West Bengal Chief Minister Mamata Banerjee-led Trinamool Congress (AITC) on Sunday beat the BJP in the assembly elections with a massive margin. However, despite the decisive defeat, the BJP has some reasons to cheer about.
Union Home Minister former BJP president Amit Shah kept claiming throughout the election campaign that his party would cross the 200-mark in the 294-member assembly when he said “abki baar, 200 paar”. However, the BJP was way behind the 100-mark leave alone touching the halfway number of 147 seats.
In an embarrassment for the BJP, its stalwarts such as Union minister Babul Supriyo, former Rajya Sabha MP Swapan Dasgupta and Lok Sabha MP Locket Chatterjee fell like ninepins.
The opposition and the media might consider BJP a ‘communal’ and ‘polarising’ party, but it pushed neither NRC nor CAA or spoke of Bangladeshi infiltrators to stand up for the threatened Hindu of West Bengal. Did Scheduled Caste (SC) votes consolidate? The party carried out what can at best be called a whisper campaign to suggest the Dalits had got a raw deal from the Brahmins and Kayasthas of the state but never quite explicitly stated it.
It remained to be seen whether Muslims would pull it off for the AITC or SCs for the BJP. Finally, it appears that while the Muslims put their weight behind Mamata, the SCs votes did not consolidate in favour of the BJP.
The assembly election result is a dampener for the BJP if compared with the outcome of the 2019 Lok Sabha election. It had won 18 of the 42 seats and taken a lead on 121 of the 294 assembly segments by garnering a 40.2% vote share.
However, in this election, it won 77 seats — 44 seats less than the lead it had taken in the 2019 Lok Sabha election. The BJP’s vote share also fell to 38.13% — a loss of 2.07%.
Despite these losses, the BJP still has some reasons to cheer about. It has travelled a long distance since the 2011 assembly election when it had failed to open its account and had polled just a 4% vote share.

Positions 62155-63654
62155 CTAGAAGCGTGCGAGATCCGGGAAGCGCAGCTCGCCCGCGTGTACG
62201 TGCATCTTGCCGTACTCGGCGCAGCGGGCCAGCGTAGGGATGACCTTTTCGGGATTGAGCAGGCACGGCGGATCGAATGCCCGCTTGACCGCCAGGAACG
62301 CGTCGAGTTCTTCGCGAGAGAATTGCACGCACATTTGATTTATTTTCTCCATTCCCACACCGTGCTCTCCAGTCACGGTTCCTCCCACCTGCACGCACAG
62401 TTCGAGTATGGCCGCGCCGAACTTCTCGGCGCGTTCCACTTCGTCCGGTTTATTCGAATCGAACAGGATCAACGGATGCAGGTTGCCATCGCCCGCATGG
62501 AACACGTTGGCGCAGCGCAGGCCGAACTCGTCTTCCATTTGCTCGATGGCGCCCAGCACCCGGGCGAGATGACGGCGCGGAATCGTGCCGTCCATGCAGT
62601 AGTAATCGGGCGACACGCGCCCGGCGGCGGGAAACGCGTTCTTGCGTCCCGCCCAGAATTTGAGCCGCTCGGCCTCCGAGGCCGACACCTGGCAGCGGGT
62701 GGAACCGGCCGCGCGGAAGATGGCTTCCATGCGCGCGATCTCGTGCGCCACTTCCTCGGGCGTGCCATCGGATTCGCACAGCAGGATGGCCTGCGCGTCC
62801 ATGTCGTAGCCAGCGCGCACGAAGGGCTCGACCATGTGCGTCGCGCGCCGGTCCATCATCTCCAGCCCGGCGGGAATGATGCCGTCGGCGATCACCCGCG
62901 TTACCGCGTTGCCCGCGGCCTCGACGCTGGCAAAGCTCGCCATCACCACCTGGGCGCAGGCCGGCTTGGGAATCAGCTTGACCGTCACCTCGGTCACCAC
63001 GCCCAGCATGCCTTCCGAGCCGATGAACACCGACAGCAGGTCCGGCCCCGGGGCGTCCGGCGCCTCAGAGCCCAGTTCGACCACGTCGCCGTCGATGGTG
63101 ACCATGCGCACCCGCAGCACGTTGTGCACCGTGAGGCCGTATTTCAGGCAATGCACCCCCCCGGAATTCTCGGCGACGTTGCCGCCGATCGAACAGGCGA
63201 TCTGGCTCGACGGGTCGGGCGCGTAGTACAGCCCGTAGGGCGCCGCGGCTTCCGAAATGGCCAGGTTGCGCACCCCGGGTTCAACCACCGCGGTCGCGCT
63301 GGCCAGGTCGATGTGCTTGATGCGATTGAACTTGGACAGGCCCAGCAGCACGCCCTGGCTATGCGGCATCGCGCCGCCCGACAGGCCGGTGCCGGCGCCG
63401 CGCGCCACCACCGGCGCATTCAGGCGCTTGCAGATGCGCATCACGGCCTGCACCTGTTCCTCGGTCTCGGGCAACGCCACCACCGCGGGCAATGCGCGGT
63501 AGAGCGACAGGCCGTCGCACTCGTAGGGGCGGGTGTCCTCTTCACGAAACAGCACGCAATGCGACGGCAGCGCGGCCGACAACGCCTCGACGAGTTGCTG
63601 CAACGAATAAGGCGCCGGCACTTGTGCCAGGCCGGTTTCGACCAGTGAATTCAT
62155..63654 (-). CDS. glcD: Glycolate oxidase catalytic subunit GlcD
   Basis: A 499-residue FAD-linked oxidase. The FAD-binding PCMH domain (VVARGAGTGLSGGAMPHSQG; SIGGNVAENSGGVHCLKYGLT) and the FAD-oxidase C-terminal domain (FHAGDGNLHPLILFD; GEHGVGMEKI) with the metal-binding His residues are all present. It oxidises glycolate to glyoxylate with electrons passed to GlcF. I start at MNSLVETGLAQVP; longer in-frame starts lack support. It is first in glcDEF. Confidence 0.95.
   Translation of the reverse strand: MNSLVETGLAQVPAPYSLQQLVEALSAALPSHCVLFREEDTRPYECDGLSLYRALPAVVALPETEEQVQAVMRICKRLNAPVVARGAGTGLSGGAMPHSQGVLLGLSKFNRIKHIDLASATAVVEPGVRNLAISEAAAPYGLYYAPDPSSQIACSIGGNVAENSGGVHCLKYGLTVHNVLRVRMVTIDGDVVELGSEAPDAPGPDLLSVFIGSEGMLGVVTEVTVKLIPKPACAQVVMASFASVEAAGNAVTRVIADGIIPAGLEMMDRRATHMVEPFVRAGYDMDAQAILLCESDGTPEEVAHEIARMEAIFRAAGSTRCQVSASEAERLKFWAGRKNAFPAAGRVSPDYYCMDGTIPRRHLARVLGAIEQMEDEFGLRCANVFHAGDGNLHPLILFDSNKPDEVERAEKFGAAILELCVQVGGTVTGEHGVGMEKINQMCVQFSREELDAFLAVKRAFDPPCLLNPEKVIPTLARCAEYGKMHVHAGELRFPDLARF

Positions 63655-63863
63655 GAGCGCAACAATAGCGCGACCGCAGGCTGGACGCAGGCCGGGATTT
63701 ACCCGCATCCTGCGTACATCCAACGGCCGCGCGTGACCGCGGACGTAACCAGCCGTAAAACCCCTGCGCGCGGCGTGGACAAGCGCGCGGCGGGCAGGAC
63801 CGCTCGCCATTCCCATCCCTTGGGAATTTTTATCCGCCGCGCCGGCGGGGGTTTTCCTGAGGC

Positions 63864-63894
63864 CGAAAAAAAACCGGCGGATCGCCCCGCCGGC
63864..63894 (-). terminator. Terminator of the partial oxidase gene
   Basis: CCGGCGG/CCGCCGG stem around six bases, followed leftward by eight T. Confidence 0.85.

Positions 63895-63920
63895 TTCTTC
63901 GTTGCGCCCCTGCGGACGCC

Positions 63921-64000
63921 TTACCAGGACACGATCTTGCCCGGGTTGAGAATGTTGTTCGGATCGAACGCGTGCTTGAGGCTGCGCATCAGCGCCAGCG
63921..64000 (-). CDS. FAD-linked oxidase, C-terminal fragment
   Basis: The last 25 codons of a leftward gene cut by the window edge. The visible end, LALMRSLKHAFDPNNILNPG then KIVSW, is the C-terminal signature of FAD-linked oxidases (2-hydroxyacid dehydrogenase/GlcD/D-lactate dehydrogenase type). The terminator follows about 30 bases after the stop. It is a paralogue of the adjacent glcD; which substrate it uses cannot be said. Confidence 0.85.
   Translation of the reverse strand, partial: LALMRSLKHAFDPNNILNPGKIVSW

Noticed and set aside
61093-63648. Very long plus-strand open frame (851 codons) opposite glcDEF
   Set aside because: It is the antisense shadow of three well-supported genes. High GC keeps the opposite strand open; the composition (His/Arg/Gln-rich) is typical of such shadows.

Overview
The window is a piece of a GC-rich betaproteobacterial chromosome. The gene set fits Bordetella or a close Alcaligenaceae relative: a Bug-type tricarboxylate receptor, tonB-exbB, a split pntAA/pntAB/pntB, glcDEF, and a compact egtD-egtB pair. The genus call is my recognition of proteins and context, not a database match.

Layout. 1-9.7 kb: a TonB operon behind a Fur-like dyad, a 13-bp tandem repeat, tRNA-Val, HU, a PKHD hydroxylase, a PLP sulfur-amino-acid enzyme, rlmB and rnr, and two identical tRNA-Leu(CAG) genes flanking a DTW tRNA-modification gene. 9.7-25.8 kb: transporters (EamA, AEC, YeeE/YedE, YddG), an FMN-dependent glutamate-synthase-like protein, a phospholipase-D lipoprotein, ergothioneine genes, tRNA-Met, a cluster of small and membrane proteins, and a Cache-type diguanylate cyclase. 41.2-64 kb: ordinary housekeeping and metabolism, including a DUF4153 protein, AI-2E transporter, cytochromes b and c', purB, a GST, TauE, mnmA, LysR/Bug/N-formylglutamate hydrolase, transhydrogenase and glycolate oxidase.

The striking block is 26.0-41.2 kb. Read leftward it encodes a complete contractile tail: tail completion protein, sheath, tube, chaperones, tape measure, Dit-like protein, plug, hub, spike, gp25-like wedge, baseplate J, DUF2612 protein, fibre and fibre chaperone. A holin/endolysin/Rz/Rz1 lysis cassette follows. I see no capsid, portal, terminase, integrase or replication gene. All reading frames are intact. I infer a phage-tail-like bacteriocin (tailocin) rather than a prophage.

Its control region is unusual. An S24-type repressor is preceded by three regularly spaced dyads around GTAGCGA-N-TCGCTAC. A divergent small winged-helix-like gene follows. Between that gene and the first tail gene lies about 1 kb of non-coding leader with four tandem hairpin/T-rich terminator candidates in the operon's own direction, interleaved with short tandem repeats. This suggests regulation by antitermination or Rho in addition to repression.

In the 2014 Lok Sabha election, when it won two seats, it had polled an 18% vote share. In the 2016 assembly election, it bagged three seats and garnered a 10% vote share.
In this election, it has won 77 seats — an increase of 74 seats. It has polled a 38.13% vote share — a jump of 28.13%.
The BJP has dislodged the Left and the INC, which had ruled the state for 64 years since independence, and has become the only opposition party. While both the Left parties and the INC drew a blank in an unprecedented result, Rashtriya Secular Majlis Party (RSMP) and an independent won one seat each.
The national party has created its own cadre and leadership in the state. The well-oiled election machinery would come to its aid in the 2024 Lok Sabha and next assembly elections.
The other major redeeming factor for the BJP is the victory of its “giant killer” Suvendu Adhikari over chief minister and AITC supremo Mamata Banerjee from Nandigram by 1956 votes in a keenly fought contest.
After Mamata threw in the gauntlet, Adhikari accepted the challenge and declared that he would quit politics if he did not defeat the chief minister by half a lakh votes.
Though he could not trounce Mamata by 50,000 votes, he managed to defeat her by a slender margin. This diluted AITC’s victory and would force her to get re-elected as an MLA in the next six months.